The January-June 2002 report, however, raised alarm at unprecedented levels rhetorically, though it provided little new evidence of increased capability. This report, which moved the nuclear program from the last program mentioned to the front of the assessment, devoted six long paragraphs to the nuclear weapons, mostly detailed narrative of Iraq's nuclear history and the IAEA inspections and dismantlement process. [See: Antidote to Instacrap Eschaton archives, July 2003]

Another article by Vest which can be found at The American Prospect, and details the "Rumsfeld clique" thinking on national defense and security as it relates to the above, can be found here: Punch-Drunk on Hardball: Online Sidebar to "Darth Rumsfeld" -- Vest writes:
While Rumsfeld's clique is hot on missile defense, weaponizing space, demonizing China and funding the Iraqi opposition, there are career officers and civilians leery of weapons programs with a ridiculous burn rate, who don't see a need to create additional enemies. Their views are closer to Powell's, and how they interface across bureaucratic lines will be interesting to watch. "If Powell and Rumsfeld come together and say, 'Let's use the collective capability of Defense and State and the power of the CINCs to do cohesive and coherent things in the service of sound policy,' it could be pretty awesome," the Pentagon veteran says. "But that depends on a lot of factors that aren't clear yet, and the picture could be much more fractured. Because one of the problems with defense modernization figuring out who the fuck the enemy is. Expect Rumsfeld and his people to create enemies."

So, as I said. This is just an addendum to what Digby posted. Just more reminders from the memory hole for anyone who wants to go back and take a second look at what the Bush cronies were really bothering about prior to 9/11.

And, as an added timely reminder, as it relates to the upcoming Dick and "W" one show only performance before the 9/11 Commission, consider this prediction by Vest in Feb 2001:
Conventional wisdom holds that the Bush administration will be unlike any other, with Bush as president and Cheney as CEO, or Bush as president and Cheney as prime minister (with oversight of the defense and diplomacy portfolios). In a sense, Ford all over again: Rummy back at the Pentagon, Cheney as the sitting president's right hand man, and a secretary of state who's potential trouble. [Darth Rumsfeld]

Ther ya have it. Jason Vest restoring the wise to the conventional wisdom.


What will the 5:00 horror be today? 

As we know, Bush tends to release information that's really for for him on 5:00 Friday, in the hopes that we'll all ignore it and he'll have plenty of time to get it spun by the talking heads on Sunday.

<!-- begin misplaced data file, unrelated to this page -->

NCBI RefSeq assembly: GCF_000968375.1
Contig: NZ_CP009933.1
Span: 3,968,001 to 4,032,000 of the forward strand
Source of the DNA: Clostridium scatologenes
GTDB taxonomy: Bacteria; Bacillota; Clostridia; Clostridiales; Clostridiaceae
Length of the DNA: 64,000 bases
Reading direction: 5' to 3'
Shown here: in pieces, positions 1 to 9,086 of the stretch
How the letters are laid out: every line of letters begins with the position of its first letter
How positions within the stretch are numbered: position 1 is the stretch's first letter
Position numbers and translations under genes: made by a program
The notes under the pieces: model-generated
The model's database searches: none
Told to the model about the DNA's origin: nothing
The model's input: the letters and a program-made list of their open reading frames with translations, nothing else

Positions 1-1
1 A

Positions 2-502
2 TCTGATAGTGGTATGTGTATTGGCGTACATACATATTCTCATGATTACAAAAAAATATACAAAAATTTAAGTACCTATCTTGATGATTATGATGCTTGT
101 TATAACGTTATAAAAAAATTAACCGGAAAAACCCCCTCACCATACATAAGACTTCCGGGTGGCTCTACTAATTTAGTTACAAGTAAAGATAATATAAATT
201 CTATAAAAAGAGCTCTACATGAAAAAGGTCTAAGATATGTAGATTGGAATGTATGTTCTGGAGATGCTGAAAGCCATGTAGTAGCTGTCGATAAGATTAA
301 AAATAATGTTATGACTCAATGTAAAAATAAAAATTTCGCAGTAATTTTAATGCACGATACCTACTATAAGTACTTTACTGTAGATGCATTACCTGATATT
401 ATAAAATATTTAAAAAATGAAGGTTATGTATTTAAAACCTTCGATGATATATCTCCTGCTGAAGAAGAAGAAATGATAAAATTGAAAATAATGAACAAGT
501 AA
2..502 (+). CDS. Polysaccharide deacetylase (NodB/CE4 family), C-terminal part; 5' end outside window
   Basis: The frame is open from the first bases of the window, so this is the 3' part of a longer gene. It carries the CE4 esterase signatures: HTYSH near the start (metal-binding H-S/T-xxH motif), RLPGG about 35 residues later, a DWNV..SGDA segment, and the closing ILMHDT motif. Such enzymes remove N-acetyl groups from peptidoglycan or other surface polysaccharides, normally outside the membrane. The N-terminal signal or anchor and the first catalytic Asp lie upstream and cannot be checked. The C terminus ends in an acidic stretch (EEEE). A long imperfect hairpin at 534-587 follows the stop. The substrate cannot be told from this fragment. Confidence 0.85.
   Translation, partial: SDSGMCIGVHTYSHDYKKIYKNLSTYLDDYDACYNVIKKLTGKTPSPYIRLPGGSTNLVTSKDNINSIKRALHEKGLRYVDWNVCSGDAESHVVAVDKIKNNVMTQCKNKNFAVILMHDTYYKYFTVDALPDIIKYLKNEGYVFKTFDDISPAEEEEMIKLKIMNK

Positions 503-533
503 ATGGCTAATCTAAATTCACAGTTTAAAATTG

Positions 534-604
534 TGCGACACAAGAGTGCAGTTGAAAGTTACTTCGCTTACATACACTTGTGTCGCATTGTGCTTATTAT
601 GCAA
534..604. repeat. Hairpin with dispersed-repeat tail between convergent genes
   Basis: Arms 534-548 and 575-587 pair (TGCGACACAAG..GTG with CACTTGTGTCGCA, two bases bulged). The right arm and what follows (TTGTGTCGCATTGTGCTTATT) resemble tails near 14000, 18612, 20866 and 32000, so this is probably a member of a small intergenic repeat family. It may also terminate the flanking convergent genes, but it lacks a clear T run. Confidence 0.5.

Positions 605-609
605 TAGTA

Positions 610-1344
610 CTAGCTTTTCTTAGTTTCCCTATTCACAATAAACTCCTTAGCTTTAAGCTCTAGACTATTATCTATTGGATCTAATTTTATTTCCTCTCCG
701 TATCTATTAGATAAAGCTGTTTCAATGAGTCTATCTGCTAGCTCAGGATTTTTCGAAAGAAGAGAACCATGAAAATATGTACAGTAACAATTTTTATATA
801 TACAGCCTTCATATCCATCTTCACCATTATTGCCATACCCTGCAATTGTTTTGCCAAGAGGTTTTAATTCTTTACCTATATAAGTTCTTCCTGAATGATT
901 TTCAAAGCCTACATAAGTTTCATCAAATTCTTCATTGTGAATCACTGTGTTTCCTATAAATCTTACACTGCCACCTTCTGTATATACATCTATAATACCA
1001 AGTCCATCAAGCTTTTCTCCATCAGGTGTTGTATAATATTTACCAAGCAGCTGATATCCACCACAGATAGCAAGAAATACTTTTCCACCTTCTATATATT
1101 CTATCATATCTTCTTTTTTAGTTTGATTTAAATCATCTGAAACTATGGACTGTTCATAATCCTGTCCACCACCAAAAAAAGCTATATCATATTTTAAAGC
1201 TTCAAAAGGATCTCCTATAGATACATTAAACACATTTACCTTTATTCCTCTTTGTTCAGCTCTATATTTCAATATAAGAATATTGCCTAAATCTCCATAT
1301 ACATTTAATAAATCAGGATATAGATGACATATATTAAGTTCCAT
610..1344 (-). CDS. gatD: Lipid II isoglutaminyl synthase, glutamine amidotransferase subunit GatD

I have to say, the atmosphere inside the WhiteWash House must be getting more and more crazy and bunker-like.

First, the concept that Cheney and Bush are going to "visit" the 9/11 Commission together. Truly, truly weird. Bush can't speak for himself? They're worried the earpiece will get jammed?

Then, there's the whole Letterman thing: A kid yawns during one of Bush's campaign speeches (the Dad, a Pioneer, says he should have "prepped" the kid better). Letterman runs the tape. Bush says Letterman faked the tape (!!). It goes on from there, but isn't that weird enough already? I mean, as if Letterman had to do it, when Letterman can and does nail Bush whenever he wants. (Started by Atrios, but now it's made it to Krugman.)

And then, there's the whole sick jokes about WMD things.

I tell you, weird. I think these guys think they've already won, and they're giddy, and think they can do and say anything. It's up to us to prove them wrong.

What will the 5:00 horror be, this week?

"A" is for Alpha - "W" is for Weenie 

Steady Cheerleadership in Times of Change. Rah rah rah, sis boom bah...G. Weenie Bush, hah-hah-hah!

Gimme a "W"! (one for the yearbook)


Thursday, April 01, 2004

Goodnight, moon 

A good day, yes? And tomorrow the unemployment figures.

The Boston Globe gets letters 

A reader stands up for liberal, enlightenment values:

There was a Bush campaign ad on TV recently in which the president, facing the camera, gave a list of problems facing the country and in each case said, "I know" how to deal with these issues. The message given was that he had the answers.

Several months ago President Bush stated the the United States had a "calling" to bring freedom and democracy to Iraq. In Bush's fundamentalist Christian world, that word has a special meaning. It is something preordained, not action taken after investigation and sober reflection of facts and alternatives. It is something dictated by a higher power.

Add this to his frequent statements that there is no middle ground between good and evil, his administration's plan for "faith-based initiatives," and his opposition to freedom of choice and his attempts to define "marriage." Do we not have a government moving toward decision-making based on someone's interpretation of certain religious teachings and beliefs?